On April 23, 150 young moms gathered at AAC for a morning out!  This year’s theme was Glorious: Finding beauty in your ordinary life. Our very own Becky Kopitzke was the speaker. Our goal for the morning was to make moms feel special. The SMC was transformed with gold decor, and a gorgeous floral arrangement gave the room a glorious feel to go along with the theme of the day. Women were greeted with a wonderful spread of fresh fruit, scones, and gold-dusted mini-cupcakes. It was such a delight to see their smiling faces as they entered the room.

In the first session Becky shared that life as a mom may not be glamorous but it can be glorious. She warned us against believing the mom lies that:

 

We need more

Our work as a wife and mom is not as valuable

What I do is who I am

 

As a special treat, mid-morning, we enjoyed a panel of 4 moms answering questions on tricky topics we may face including discipline, screen time and sleepovers. To close out the morning, Becky gave us 3 solutions to those lies:

 

Make your place your sanctuary

Let it be

Redefine your blessings.

 

It was a great way to spend the morning being refreshed and renewed. I think we all left feeling more grateful for the little blessings in our lives and thankful to the God who gave them to us.

 

You can review Becky’s presentation at the link below:

http://beckykopitzke.com/glorious/

 

Mother’s Day and Mental Health?

mom2Yes! This is the year that Mother’s Day and Mental Health month are running at the same time. Coincidence? I can hear several jokes coming. I have heard that hospitals experience a high volume of emergencies and mental health related problems on Mother’s Day.

How can you have an hmd (Happy Mother’s Day)? Here are a few ways to make your day special. Begin with the end in mind—how do you want to feel that day? Well, moms . . . I want to encourage you to allow yourself to receive on Mother’s Day. It is good to teach your children to give and not just take from you. Also, please speak to your husbands ahead of time about what you are hoping for on “the day”. In other words: are you hoping to relax, to take a bike ride, to eat out, to nap, to read a book, or just sit around and play in the yard? It is good to ask yourself what kind of day you would like and then spell it out for your family. Now, we all know you will likely NOT get everything you wish for. But a card, a treat and an activity of some kind is not too much to ask for. Homemade cards are awesome.

If you are going to Grandma’s house, you may want to encourage your kids to make her a card or do something special for her. No cost fun is always the best. So get out some balloons and blow them up, or fill them with water and have a balloon toss outside while she watches (just don’t throw one at her! Whoops!). Make sure you decide before you leave how long you will be staying at Grandma’s. Maybe it’s a two hour visit and then you go home so that you yourself have a bit of the day to be celebrated. Make sure before you go, you clarify this with your husband and kids!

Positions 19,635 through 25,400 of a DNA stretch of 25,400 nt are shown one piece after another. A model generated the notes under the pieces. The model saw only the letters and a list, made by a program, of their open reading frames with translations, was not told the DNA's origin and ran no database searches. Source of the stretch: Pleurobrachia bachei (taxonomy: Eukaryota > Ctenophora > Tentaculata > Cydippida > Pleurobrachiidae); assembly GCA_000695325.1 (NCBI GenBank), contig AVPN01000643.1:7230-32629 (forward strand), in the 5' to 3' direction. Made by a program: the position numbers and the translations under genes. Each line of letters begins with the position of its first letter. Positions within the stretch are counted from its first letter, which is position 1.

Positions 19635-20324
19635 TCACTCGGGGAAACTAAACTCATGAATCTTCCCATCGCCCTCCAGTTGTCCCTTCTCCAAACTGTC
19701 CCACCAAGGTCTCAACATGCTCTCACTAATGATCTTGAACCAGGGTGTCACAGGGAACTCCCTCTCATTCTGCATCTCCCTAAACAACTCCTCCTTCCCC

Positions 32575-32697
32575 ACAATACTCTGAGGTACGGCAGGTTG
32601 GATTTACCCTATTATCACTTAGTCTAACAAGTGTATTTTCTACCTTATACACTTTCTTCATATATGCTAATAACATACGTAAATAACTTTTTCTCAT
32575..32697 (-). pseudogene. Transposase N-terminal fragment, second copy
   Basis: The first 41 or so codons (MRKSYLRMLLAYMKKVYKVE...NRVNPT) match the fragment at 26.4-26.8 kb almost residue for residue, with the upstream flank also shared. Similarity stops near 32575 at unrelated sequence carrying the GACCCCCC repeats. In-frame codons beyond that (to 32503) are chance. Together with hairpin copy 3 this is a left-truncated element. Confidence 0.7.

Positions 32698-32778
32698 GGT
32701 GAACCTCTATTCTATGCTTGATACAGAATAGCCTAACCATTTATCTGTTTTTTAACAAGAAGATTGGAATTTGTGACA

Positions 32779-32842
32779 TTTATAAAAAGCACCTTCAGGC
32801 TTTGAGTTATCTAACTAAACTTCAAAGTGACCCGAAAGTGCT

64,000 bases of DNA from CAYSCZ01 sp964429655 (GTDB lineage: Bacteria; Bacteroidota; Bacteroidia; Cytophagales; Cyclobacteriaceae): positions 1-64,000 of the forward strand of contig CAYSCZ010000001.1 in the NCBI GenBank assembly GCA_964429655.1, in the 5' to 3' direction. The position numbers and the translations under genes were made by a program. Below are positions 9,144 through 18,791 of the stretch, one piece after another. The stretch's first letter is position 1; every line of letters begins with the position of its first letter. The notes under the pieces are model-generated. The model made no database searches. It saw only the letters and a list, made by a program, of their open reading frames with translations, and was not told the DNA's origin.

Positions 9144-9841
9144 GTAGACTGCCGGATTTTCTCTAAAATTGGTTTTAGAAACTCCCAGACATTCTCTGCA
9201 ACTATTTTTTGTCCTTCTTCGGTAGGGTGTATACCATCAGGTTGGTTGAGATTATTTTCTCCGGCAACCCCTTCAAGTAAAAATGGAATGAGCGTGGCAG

So along with the above examples, check out these important mental health tips for moms:

1. Clarify expectations with your family (and husband)

2. Give yourself permission to receive (and not just wait on everyone else)

3. Ask for what you want (yes you have an opinion and a vote)

4. Be realistic (about your list of expectations)

5. Honor the Grandmas

6. Set boundaries around how long you are going to stay

7. Have fun! When Mama’s happy, everyone is happy!

“He loves each one of us as if there were only one of us.” St. Augustine

 

Suzan

Apologize Correctly

stayfit3Most of the apologies that come out of our mouth are bad ones. If you ever stop to listen, our go-to apologies sound something like this:

“I’m sorry, ok?” so get off my back.

“I’m sorry. I didn’t realize you were so sensitive” this is your issue.

“I’m sorry if you were offended” because I didn’t really do anything.

“I understand that mistakes were made” but they sure weren’t mine.

“I’m sorry but you…” my behavior is your fault. 

Guilty as charged. How about you? Making mistakes is just part of being human. But when you are confronted, what kind of message are you sending? Are you apologizing completely? Or is your sorry just a quick attempt to escape the conflict altogether?

A bad apology can create just as much conflict and hurt as the original offense. If you don’t do it effectively, your apology can lose its value over time. Don’t let your words become meaningless. Get good at the “I’m sorry’s” and stay fit in your marriage! Click here to read more…

 

Rachel is one of our contributing writers. You can read more of this post on her blog

Stay Fit 16 Years in Marriage

16 yearsPastor Dennis Pierce and his wife Tabitha will be celebrating 16 years of marriage this August. They have 5 children ranging in age from 3 months to 12 years old.

How did you guys meet?

Dennis: I remember the date. It was February 2, 1998. I started a new job in the mailroom at Billy Graham Association and Tab was doing my orientation. She was my boss.

Tabitha: He was flirting with me the first night.

Dennis: I kept trying to take it to a more personal level but she was all business. In fact later on, I got my performance review (I still have it) and it was just terrible. So I said, “I’m not signing this, it’s not fair at all.”

Tabitha: So he took it to my boss and said, “This is the review that I got.” And my boss goes, “Tabitha why did you give him such a poor review?” Nobody knew it but we were dating by that point. But I was still his boss so I felt like I had to be objective.

Dennis: She was totally overcompensating and he made her increase it!

What surprised you most about being married?

Tabitha: I think being with someone 24 hours a day is different than being with them when you choose to be. You know, like all of a sudden some of the things that were cute didn’t feel so cute anymore. And Dennis is notorious for saying to me, “You knew about this before we got married.”